Posted by: kathandroger | October 6, 2019

Bloody Television!

We don’t watch much TV here. In general the French programmes are rubbish, either dubbed American films or lots of French people laughing at one another. Apart from the weather ladies that is; always decorative and a joy to watch, even if the weather is poor. But recently, with the change in the climate, rain and relatively cool, and the fact that the Rugby World cup and World Athletics championships are on, I have to admit to having become a box watcher. Dennis the cat thinks it is wonderful, because he can jump onto my lap and sleeps whilst occasionally sinking his claws into my chest, and the dog just sleeps and scratches herself… I must get rid of those fleas.

The French are not doing well in either sport, although the rugby players have just beaten Tonga and are through to the knockout stages, a term appropriate to the way the game is played nowadays. I noted that the Tongan forwards averaged almost 20 stone each, and the collisions were enormous. How easy it is to play rugby whilst sitting in an armchair! The athletes have not yet won a gold medal, and the poor decathlon favourite, Kevin Mayer, who should be English or American with a name like that, manage to injure himself and not finish the event. I think I prefer the Athletics. The shape and size of the participants, besides being of both sexes, is a panorama of human variety, from the miniscule long distance runners to the huge hurlers of hammers and shots. And the joy of the exhausted winners is wonderful. The Rugby is on for another few weeks, so box watching is still on the cards, but sadly the Athletics finishes tonight. I will have to get off my fat backside soon.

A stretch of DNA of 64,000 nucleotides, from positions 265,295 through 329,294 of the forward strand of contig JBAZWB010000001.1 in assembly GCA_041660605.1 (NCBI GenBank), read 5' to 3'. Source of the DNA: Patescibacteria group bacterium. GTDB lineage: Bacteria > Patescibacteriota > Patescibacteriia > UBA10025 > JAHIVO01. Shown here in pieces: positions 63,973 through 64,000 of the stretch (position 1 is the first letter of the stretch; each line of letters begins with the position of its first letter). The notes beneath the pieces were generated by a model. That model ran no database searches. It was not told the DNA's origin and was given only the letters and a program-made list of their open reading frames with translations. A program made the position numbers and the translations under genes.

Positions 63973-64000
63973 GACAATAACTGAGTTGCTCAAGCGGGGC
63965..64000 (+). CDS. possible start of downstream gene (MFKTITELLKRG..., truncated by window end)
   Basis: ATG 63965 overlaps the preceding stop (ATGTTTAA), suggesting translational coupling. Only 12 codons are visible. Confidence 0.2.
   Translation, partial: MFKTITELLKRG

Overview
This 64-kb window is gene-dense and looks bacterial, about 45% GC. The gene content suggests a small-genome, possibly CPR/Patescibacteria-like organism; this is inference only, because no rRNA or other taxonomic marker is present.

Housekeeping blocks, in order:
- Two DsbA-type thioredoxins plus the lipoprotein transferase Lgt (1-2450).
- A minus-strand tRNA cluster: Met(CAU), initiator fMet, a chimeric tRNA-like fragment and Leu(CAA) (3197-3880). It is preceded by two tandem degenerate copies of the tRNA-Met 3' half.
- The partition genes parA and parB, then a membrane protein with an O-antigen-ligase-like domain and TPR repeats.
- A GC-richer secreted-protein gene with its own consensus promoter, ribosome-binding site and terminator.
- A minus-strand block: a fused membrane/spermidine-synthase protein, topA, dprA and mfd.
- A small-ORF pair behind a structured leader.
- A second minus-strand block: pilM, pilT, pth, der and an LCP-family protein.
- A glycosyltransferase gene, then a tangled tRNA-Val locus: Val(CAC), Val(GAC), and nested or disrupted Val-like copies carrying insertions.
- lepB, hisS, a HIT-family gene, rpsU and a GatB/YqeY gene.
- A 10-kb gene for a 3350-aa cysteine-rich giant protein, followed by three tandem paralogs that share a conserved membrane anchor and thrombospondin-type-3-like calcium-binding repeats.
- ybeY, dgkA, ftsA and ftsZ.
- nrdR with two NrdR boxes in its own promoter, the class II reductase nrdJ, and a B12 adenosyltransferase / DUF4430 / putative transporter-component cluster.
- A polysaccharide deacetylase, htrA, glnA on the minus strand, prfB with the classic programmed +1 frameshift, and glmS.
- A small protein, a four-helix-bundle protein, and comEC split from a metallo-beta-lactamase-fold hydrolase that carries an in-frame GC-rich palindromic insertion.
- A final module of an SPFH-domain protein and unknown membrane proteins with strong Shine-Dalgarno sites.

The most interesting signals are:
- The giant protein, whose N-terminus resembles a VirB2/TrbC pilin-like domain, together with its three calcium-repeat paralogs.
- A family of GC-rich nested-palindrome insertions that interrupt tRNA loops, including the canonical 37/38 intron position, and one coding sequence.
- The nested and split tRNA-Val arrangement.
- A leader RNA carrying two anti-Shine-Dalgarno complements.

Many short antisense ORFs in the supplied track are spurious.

But I have been playing in the workshop. The local disused railway line has been torn up and eventually the track will be a walkway and cycle path. Tons and tons of old line has been taken, but some of the supporting brackets have been discarded and left. They are cast iron and very heavy, and in demand from hobby metal workers like myself, who have pinched any remaining specimens. Add to that an old fireplace iron set, and a new sculpture of railway workers was screaming to be made. The only problems were twofold, firstly that the cast iron is impossible to weld to, and secondly that the finished article would be too heavy to move!IMG_1062 (2)

In fact the two pieces are separate, so that moving them is not really a problem. Not sure it will make a competition winner but it was lots of fun to do, with lots of sparks and hot metal falling all around. Boys will never grow up!

On my way back from the UK last week, I chatted with a chap who lives in a village south of Limoges. He was very excited, because the next week the French championship of Conkers was to be held in his hometown. He had been practicing endlessly, and was hopeful of winning and becoming eligible for the World Conker Championships later in the year.

IMG_1060 (2)

The dry weather does not seem to have affected the conkers, but our walnuts are very small this year. And the grapes and figs are as abundant as ever, which I don’t understand given the long drought we have had.

There is lots of Mistletoe here. The plant allegedly feeds off trees but does not damage them to any extent. This one seems to be of the killer variety however.IMG_1059

The poor apple tree was very dead and seemed to have succumbed to the enveloping saprophyte, but the mistletoe was very much alive and singing. Funny thing is Nature.

 

 


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